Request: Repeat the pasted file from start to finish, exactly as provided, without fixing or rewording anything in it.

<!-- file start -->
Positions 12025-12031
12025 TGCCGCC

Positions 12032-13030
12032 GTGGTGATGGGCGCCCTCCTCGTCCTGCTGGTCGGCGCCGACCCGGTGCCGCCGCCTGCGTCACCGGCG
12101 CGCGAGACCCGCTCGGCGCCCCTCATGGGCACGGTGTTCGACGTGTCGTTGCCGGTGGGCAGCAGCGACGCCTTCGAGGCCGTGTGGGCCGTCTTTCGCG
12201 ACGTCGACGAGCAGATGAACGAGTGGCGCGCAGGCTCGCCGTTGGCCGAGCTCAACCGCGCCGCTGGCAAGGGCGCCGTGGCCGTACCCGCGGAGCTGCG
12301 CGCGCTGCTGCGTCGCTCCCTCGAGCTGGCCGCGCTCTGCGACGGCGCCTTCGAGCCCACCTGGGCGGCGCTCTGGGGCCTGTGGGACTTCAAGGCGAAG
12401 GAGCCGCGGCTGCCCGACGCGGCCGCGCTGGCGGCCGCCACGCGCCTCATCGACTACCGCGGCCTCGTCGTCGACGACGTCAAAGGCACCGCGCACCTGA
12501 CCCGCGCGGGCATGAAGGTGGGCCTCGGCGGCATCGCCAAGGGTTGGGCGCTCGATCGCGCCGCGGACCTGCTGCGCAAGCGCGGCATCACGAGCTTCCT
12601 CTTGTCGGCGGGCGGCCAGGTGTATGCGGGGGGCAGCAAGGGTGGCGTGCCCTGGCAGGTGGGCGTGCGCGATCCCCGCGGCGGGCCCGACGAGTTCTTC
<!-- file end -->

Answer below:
Positions 12025-12031
12025 TGCCGCC

Positions 12032-13030
12032 GTGGTGATGGGCGCCCTCCTCGTCCTGCTGGTCGGCGCCGACCCGGTGCCGCCGCCTGCGTCACCGGCG
12101 CGCGAGACCCGCTCGGCGCCCCTCATGGGCACGGTGTTCGACGTGTCGTTGCCGGTGGGCAGCAGCGACGCCTTCGAGGCCGTGTGGGCCGTCTTTCGCG
12201 ACGTCGACGAGCAGATGAACGAGTGGCGCGCAGGCTCGCCGTTGGCCGAGCTCAACCGCGCCGCTGGCAAGGGCGCCGTGGCCGTACCCGCGGAGCTGCG
12301 CGCGCTGCTGCGTCGCTCCCTCGAGCTGGCCGCGCTCTGCGACGGCGCCTTCGAGCCCACCTGGGCGGCGCTCTGGGGCCTGTGGGACTTCAAGGCGAAG
12401 GAGCCGCGGCTGCCCGACGCGGCCGCGCTGGCGGCCGCCACGCGCCTCATCGACTACCGCGGCCTCGTCGTCGACGACGTCAAAGGCACCGCGCACCTGA
12501 CCCGCGCGGGCATGAAGGTGGGCCTCGGCGGCATCGCCAAGGGTTGGGCGCTCGATCGCGCCGCGGACCTGCTGCGCAAGCGCGGCATCACGAGCTTCCT
12601 CTTGTCGGCGGGCGGCCAGGTGTATGCGGGGGGCAGCAAGGGTGGCGTGCCCTGGCAGGTGGGCGTGCGCGATCCCCGCGGCGGGCCCGACGAGTTCTTC